When you open a position, you will likely have the option to use leverage. Keep in mind that leverage is capital that a broker lends to you so that you can trade larger volumes. The positive aspect of using leverage is that it can amplify your profitability by many multiples. But this also applies to your losses. It’s why I advise against using leverage in your trading. I’ve seen many traders use leverage and lose significant amounts of capital.

Do I Know Key Levels Of Support And Resistance?

Before you open a position, you need to ensure that your entry point is appropriate. You also need to ensure that you have an exit point defined. To set these points, you need to be aware of key support and resistance levels in your chosen time frame (I suggest either 15 minutes or 1 hour). If you’re unsure how to enter and exit trades using support and resistance levels, you can read this article, which explains everything you need to know in detail.

Have I Set Stop Loss & Take Profit Levels?

You also need to check that you have stop loss and take profit levels set for your trade. Again, these should be placed in line with your key support and resistance levels. The benefit of using stop loss and take profit levels is that you can let a trade run its course. This means you can spend time away from your trading station and devices (remember, you need adequate time to rest and recover).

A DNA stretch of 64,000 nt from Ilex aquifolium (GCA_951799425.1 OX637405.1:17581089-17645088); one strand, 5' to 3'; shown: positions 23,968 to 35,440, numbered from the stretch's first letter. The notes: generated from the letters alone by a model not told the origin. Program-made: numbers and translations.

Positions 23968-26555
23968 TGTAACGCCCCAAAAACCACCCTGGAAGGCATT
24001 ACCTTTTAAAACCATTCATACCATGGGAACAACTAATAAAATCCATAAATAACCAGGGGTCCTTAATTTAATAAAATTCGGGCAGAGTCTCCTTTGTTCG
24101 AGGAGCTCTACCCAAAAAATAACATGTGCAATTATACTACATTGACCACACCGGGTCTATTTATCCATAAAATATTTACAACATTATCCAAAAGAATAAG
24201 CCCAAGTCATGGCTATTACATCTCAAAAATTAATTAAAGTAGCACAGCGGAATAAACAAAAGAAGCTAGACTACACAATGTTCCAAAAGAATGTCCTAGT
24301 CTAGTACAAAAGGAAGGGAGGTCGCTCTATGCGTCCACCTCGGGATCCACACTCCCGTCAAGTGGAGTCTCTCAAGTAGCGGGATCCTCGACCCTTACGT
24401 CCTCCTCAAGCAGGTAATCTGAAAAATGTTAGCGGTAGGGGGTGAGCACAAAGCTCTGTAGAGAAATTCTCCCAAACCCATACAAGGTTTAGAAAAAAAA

Do I Have Any Other Open Positions?

This is another important question. If you intend to trade with multiple open positions, you need to check that your chosen pairs are not negatively correlated. Remember, some major pairs are linked in price. For example, if one pair goes up in price, another may tend to fall. This is a negative correlation – and it can lead to unnecessary losses if you have the same position open on each pair. I have written an article on how to use currency correlation in your trading – you might find it useful.

Am I Following A Risk Management Strategy?

Do you have a risk management strategy in place if the market moves against you? It’s important to recognise that your job as a trader is to minimise your exposure to the market. This is exactly what a risk management strategy does – it protects your account capital. If you don’t have a risk management strategy in place, do not proceed with your trade. Instead, I suggest you read through my risk management checklist.

Am I Prepared To Let This Trade Go?

If this trade goes against you – are you willing to accept the loss and move on? This is an important step in a trader’s professional development. The truth is that every trader will experience losing trades – it’s just a reality of the profession. If you can quickly move on from your losses, you’ll be in a better mental state to take on your next trade.

9 Questions To Ask Before Opening A Trade

Try to ask yourself these questions every time you’re about to open a trade. In fact, you might want to consider printing this article out and keeping it close to your trading station. I hope you’ve found this article useful. If you have any questions, please leave them in the comments below. I’ll do my best to reply to as many as I can.

Comments

comments

Facebook
Google+
Twitter
LinkedIn